October 3, 2022
Hurricanes
Hurricane Michael, Mexico Beach - 2020

Photo: John Ryan

Hurricanes
Ryan Truchelut compiled much of the information in the package for Florida Trend.

Photo: Weather Tiger

Hurricanes

When to worry: Where storms are likely to hit Florida's different regions

Ryan Truchelut | 5/26/2022

Breaking Down the Hurricane Season

With the six-month hurricane season beginning soon, here’s when your part of the state can expect hurricanes based on history.

JUNE

TREND: Seasonal Sputter

WHO SHOULD WORRY: Panhandle, Big Bend

JUNE 1-15

The Forecast:

  • Wet, weak tropical storms in the Big Bend and Panhandle. Watch the Gulf and Caribbean.

The Record: (1900-2021)

  • Tropical Storms: 14
  • Hurricanes: 1
  • Major Hurricanes: 0

Risk:

  • Intensity: 4.5%
  • Notable: Florida’s only early June hurricane, Alma, hit the Panhandle in 1966.

JUNE 16-30

The Forecast:

  • Florida has a pause. Storms go to Texas and Louisiana.
  • No major hurricanes

The Record: (1900-2021)

  • Tropical Storms: 7
  • Hurricanes: 3
  • Major Hurricanes: 0

Risk:

  • Intensity: 2.5%
  • Notable: June 19 marks the 50th anniversary of Hurricane Agnes. Not terrible for Florida, but it went on in other states to be one of the most destructive in U.S. history.

Intensity is a measure of the power and duration of a season worth of storms. Percentages represent a given share of the season’s total storm longevity and energy.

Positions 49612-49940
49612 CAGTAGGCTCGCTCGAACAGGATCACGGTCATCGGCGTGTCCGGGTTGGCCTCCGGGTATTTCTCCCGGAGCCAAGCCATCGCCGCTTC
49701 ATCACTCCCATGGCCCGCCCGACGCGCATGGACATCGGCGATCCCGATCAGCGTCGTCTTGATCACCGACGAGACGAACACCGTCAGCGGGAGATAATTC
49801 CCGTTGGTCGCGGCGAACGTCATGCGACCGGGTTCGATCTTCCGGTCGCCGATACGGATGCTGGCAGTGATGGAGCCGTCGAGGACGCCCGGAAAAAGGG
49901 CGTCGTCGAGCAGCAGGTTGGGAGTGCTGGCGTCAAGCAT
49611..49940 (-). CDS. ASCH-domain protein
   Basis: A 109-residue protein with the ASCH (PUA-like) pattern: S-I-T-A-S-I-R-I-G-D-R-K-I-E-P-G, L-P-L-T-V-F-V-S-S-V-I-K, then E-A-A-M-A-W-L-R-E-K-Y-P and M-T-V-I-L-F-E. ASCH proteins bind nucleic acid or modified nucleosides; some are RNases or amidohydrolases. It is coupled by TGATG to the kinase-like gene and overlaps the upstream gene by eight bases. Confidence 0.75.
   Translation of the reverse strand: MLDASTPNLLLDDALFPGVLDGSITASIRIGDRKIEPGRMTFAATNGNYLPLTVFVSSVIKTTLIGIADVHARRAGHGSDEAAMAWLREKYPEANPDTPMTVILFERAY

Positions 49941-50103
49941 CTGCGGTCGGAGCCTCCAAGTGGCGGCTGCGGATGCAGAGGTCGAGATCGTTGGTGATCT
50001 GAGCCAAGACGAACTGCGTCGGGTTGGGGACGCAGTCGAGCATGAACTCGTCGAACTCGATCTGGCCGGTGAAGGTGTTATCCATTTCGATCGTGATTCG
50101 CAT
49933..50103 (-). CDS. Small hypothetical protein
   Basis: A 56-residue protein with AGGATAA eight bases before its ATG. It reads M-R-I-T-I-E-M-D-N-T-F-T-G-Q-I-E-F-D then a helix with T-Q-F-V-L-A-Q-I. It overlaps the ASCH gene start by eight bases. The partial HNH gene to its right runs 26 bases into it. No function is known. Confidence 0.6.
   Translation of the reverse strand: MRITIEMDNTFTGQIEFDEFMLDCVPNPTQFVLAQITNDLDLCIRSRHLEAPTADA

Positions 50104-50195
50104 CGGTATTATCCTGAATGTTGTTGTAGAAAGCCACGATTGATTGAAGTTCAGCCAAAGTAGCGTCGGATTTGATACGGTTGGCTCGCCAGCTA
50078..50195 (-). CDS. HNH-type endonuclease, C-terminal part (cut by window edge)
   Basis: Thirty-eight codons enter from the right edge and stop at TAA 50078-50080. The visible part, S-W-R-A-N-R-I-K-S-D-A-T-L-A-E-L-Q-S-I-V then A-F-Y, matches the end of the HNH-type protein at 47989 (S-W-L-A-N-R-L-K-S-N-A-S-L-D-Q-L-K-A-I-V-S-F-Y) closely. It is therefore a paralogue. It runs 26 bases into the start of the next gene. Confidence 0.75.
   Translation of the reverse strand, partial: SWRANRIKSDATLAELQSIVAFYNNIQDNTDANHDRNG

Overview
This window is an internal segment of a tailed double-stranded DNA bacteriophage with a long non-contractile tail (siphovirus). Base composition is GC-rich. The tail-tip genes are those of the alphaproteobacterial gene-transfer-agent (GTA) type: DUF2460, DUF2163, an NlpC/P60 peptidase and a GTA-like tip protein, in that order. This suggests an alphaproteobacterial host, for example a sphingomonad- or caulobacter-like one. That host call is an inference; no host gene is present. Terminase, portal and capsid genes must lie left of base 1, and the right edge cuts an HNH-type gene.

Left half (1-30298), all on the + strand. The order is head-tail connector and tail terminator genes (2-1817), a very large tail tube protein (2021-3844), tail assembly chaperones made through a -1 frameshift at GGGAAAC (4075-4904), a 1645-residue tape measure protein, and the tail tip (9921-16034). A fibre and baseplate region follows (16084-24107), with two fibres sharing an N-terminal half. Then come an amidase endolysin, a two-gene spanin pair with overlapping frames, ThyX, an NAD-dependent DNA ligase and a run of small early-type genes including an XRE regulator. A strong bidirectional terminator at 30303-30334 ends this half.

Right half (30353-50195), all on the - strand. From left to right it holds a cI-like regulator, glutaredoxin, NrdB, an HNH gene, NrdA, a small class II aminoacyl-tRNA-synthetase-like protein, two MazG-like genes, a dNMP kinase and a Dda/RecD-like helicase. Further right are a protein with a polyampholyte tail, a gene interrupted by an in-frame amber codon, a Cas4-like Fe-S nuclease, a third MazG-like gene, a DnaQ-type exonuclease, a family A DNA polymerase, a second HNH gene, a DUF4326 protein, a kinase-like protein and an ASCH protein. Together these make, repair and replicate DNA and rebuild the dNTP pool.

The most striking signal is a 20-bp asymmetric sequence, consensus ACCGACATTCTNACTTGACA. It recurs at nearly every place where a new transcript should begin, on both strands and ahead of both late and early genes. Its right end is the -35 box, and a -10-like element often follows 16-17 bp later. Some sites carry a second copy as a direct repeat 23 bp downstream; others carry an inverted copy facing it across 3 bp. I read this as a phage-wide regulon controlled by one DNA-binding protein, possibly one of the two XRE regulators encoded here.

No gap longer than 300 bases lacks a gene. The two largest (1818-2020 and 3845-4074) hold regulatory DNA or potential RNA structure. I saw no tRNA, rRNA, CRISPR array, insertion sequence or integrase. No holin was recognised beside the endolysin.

JULY

TREND: The Big Lull

WHO SHOULD WORRY: Breathe Easy, Floridians

JULY 1-15

The Forecast:

  • Just 2% of retired hurricane names were for July storms.

The Record: (1900-2021)

  • Tropical Storms: 4
  • Hurricanes: 0
  • Major Hurricanes: 1

Risk:

  • Intensity: 0.5%
  • Notable: 2005’s Hurricane Dennis hit Navarre Beach as a small, fast-moving Cat 3.

JULY 16-31

The Forecast:

  • Don’t look to June and July for a sign of how busy the season will be. Colorado State hurricane guru Phil Klotzbach says activity in those months doesn’t correlate well with the remainder of the season.

The Record: (1900-2021)

  • Tropical Storms: 6
  • Hurricanes: 3
  • Major Hurricanes: 0

Risk:

  • Intensity: 3.5%
  • Notable: An unpredictable time. Even Northeast Florida got a rare, for it, hurricane.

AUGUST

TREND: Hold Your Breath

WHO SHOULD WORRY: Panhandle, Southeast Florida, Big Bend

AUG. 1-15

The Forecast:

  • In terms of storm activity, 90% of the season comes after Aug. 1. The prior two months are one-third of the season time-wise but just around 10% of the punch.

The Record: (1900-2021)

  • Tropical Storms: 6
  • Hurricanes: 7
  • Major Hurricanes: 1

Risk:

  • Intensity: 7%
  • Notable: The only hurricane to hit Southwest Florida in this timeframe was a major hurricane, Charley, in 2004. The devastating storm was the first of four hurricanes to hit Florida over six weeks and the first of eight over two years.

AUG. 16-31

The Forecast:

  • Two-plus months of throat clearing is over. One-quarter of landfalls in Florida happen from Aug. 28 to Sept. 10. Another way to see it: 80% of a season’s hurricane activity comes after Aug. 20. It’s all about Southeast Florida.
  • 2 major hurricanes

The Record: (1900-2021)

  • Tropical Storms: 14
  • Hurricanes: 2
  • Major Hurricanes: 2

Risk:

  • Intensity: 8.5%
  • Notable: This year is the 30th anniversary of Cat 5 Andrew, which mauled south-central Miami-Dade.

SEPTEMBER

TREND: Showtime

WHO SHOULD WORRY: Everybody but the Northeast

SEPT. 1-15

  • 7 major hurricanes
  • The Record: (1900-2021)
  • Tropical Storms: 11
  • Hurricanes: 10
  • Major Hurricanes: 7

The Forecast:

  • By itself, September accounts for nearly half of Florida landfalls. Florida leads with its chin — the Keys.